The Israeli government isn’t waiting for clinical trials to wrap up to act – the country has already started giving some citizens a fourth dose of the vaccine.

The Israeli Ministry of Health recently authorized a fourth dose of the vaccine for Israelis 60 years of age and older, immunocompromised individuals, and healthcare workers.according to the age of Israel, As of January 16, more than 500,000 Israelis had received the fourth vaccine.

Still, COVID cases in Israel continue to rise. Reuters The seven-day average of new COVID cases in Israel was 3,290 infections per 100,000 people, the highest level since the pandemic began, reported Jan. 18. And it’s still rising.

Extra doses and boosters

The COVID vaccine booster is given to people who have completed an initial series of doses and only need a “boost” of immunity, which naturally wanes over time.

An additional dose of the vaccine is given to people who may not respond well to the first dose (for example, people with compromised immune systems).

Here’s the difference between a COVID-19 booster shot and a third dose

Who needs a second booster?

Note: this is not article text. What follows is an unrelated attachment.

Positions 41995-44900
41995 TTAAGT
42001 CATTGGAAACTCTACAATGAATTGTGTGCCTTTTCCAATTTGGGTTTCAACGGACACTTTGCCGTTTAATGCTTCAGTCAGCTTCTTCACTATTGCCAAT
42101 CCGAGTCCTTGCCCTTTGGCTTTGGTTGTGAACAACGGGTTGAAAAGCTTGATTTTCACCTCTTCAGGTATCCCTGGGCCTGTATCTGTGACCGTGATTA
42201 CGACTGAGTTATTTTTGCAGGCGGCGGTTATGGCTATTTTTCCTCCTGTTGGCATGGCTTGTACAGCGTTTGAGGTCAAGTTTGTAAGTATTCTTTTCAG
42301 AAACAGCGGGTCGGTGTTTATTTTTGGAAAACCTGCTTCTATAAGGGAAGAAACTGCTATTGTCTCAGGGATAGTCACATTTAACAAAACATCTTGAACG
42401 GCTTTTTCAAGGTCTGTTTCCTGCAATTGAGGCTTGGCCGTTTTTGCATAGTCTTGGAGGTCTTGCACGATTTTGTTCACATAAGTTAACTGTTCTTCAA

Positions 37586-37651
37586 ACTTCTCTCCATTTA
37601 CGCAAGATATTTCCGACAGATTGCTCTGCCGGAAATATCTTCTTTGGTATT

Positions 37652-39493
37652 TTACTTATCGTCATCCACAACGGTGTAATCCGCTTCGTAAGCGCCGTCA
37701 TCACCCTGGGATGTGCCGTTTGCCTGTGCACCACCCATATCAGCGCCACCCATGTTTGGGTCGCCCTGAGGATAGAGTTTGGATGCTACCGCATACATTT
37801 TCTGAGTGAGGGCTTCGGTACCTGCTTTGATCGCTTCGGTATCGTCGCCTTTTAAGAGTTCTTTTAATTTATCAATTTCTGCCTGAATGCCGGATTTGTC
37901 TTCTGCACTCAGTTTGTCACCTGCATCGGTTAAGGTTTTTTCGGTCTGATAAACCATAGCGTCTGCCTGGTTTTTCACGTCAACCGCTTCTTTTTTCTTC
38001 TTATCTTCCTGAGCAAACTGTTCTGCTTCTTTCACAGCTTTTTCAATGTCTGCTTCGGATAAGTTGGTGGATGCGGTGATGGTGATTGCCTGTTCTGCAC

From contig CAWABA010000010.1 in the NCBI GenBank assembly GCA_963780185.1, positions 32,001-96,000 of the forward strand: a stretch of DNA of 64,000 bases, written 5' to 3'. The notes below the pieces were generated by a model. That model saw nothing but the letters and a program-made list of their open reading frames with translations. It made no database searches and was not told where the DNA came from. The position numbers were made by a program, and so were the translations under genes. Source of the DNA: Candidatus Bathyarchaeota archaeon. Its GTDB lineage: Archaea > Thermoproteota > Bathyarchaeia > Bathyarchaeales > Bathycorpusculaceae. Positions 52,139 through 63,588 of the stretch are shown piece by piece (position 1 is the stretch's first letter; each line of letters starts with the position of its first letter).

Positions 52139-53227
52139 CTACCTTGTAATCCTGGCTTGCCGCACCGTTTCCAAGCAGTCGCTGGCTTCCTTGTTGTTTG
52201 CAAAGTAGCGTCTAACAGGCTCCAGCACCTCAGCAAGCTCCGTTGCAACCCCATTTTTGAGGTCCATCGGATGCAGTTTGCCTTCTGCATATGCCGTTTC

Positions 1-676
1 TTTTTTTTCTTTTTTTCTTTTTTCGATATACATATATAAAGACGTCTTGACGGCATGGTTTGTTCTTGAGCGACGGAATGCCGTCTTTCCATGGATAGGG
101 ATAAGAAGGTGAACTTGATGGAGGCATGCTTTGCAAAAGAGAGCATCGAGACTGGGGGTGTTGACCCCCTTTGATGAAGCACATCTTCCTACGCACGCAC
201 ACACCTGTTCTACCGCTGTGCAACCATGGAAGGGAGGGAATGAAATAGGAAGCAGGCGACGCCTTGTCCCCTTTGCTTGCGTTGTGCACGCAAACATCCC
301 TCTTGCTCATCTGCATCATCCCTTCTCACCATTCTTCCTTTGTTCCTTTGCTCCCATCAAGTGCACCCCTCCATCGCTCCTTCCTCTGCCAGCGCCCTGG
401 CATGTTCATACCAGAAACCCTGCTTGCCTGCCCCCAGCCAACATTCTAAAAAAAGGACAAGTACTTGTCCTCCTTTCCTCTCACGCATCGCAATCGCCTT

While disappointing, the Sheba Medical Center trial data will inform the conversation around whether Americans need a second booster.

In the U.S., Anthony Fauci, MD, has repeatedly said that the government will pay close attention to Israeli data on second-generation boosters. As of Jan. 18, Fauci had not commented on the latest findings from the Israel trial.

Who takes 4 doses in the US?

Currently, the Centers for Disease Control and Prevention (CDC) recommends that immunocompromised people receive three primary doses of Pfizer’s or Moderna’s vaccine, plus a booster dose at least five months after the last dose of their primary series.

For immunocompromised people who get one dose of J&J vaccine, current CDC guidance is to get a booster dose—preferably a Pfizer or Moderna vaccine, not a second J&J vaccine—at least two months after the first dose.

CDC recommends Pfizer and Moderna vaccines over Johnson & Johnson